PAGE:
It won’t always be easy, but it’s worth deciding how you want to share your legacy so the process goes smoothly.
Legendary investor Warren Buffett is famous for his long-term perspective. He has said that he likes to make investments he would be comfortable holding even if the market shut down for 10 years. Investing with an eye to the long term is particularly important with stocks. Historically, equities have typically outperformed bonds, cash, and inflation, though past performance is no guarantee of future results and those returns also have involved higher volatility. It can be challenging to have Buffett-like patience during periods such as 2000-2002, when the stock market fell for 3 years in a row, or 2008, which was the worst year for the Standard & Poor's 500* since the Depression era. Times like those can frazzle the nerves of any investor, even the pros. With stocks, having an investing strategy is only half the battle; the other half is being able to stick to it.
Do you sometimes face a flood of anxious thoughts as soon as your head hits the pillow, or struggle to get a negative interaction out of your mind? You can thank your brain’s negativity bias, left over from prehistoric times when humans faced life-threatening scenarios daily. Neuropsychologist Rick Hanson says that this means your brain is “like Velcro for bad experiences, but Teflon for positive ones.” While this is meant to keep you safe, it can be draining to ruminate endlessly about events out of your control (COVID-19 and market volatility, we’re looking at you). That’s why many successful people talk about the steps they’ve taken to overcome negativity bias, from Oprah Winfrey to Richard Branson. The following are seven research-backed and social-distancing-safe ways to help shake off the rain clouds.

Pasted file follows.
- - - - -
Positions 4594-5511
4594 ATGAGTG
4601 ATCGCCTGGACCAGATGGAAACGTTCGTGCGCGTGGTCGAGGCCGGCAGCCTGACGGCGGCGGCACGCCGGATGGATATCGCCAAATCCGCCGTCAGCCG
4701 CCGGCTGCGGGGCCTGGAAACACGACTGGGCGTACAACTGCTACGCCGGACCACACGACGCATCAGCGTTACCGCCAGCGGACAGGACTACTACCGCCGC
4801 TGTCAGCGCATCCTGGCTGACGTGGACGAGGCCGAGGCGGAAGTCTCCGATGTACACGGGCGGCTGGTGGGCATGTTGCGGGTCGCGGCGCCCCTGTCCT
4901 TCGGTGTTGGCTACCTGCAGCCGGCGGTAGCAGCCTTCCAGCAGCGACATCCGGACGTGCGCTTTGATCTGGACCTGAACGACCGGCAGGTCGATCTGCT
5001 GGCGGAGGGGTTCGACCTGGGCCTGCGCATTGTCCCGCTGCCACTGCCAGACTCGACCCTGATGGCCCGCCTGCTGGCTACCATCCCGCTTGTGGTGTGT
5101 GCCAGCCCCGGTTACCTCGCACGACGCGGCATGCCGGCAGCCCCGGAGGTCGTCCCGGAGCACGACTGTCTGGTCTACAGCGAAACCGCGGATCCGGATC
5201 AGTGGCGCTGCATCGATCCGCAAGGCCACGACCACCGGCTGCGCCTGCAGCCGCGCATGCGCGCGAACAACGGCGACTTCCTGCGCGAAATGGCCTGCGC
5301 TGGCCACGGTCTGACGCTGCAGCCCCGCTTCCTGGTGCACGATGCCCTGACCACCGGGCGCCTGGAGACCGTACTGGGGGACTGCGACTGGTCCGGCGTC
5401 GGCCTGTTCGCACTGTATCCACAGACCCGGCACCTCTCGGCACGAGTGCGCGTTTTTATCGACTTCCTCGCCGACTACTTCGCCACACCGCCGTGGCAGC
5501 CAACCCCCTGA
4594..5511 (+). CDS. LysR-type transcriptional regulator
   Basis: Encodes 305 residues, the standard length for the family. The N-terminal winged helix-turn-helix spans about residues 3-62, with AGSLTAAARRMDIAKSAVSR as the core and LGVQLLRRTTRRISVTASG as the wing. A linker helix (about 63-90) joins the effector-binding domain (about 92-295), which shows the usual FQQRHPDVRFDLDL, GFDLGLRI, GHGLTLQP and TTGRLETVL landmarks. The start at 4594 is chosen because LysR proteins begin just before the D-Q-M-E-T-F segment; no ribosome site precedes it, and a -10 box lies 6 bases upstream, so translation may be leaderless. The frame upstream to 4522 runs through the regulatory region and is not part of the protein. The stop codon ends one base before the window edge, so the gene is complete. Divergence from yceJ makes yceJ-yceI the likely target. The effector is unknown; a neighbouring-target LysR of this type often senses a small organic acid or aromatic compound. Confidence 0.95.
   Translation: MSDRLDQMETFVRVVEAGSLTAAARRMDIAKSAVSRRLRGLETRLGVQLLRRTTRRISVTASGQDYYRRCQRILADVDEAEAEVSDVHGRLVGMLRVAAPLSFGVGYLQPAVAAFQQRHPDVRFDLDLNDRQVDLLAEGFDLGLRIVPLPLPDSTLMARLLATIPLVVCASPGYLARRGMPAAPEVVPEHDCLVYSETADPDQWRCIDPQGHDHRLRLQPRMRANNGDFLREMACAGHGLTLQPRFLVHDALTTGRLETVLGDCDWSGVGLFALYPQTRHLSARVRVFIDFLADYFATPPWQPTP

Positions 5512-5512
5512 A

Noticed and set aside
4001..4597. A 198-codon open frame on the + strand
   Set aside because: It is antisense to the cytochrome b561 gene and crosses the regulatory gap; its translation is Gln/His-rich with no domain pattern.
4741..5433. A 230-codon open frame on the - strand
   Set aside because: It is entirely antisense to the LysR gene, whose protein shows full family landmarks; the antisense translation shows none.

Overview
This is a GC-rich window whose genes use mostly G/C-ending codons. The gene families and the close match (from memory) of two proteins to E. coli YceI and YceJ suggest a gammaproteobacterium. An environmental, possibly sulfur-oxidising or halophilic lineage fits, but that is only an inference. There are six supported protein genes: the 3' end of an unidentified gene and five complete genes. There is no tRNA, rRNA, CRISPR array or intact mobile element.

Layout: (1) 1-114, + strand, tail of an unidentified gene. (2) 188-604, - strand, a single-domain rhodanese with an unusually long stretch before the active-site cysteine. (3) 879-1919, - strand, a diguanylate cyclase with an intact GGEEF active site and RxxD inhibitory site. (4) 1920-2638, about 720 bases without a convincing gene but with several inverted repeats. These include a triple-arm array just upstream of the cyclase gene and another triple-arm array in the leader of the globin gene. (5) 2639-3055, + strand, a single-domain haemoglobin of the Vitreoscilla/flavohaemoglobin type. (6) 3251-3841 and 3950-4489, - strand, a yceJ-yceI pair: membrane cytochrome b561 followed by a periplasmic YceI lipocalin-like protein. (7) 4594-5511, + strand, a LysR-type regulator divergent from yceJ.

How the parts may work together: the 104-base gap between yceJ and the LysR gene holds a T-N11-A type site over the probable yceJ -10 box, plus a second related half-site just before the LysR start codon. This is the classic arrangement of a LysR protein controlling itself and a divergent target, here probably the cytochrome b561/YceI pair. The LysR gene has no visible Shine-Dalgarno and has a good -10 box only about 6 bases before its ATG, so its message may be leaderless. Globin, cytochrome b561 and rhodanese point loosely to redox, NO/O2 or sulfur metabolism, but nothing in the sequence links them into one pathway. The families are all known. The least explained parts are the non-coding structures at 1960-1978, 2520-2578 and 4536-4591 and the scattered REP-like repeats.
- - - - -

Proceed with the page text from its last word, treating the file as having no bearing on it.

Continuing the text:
The longest bull market in history lasted almost 11 years before coronavirus fears and the realities of a seriously disrupted U.S. economy brought it to an end. If you are losing sleep over volatility driven by a cascade of disheartening news, it may help to remember that the stock market is historically cyclical. There have been 10 bear markets (prior to this one) since 1950, and the market has recovered eventually every time.
The world's economies and stock markets have been rocked by the spread of COVID-19. Investors' fears prompted a major sell-off in February and March, plunging stocks well below their 2019 closing marks. Nevertheless, 2020 started off in a positive way. Following a strong 2019, stocks were slow to move forward as investors cashed in some of their 2019 gains. But by mid-January, each of the benchmark indexes were safely ahead of their 2019 closing marks. However, concerns over the COVID-19 outbreak in China quelled investor optimism. By the end of January, only the small caps of the Nasdaq remained ahead of their prior year's pace.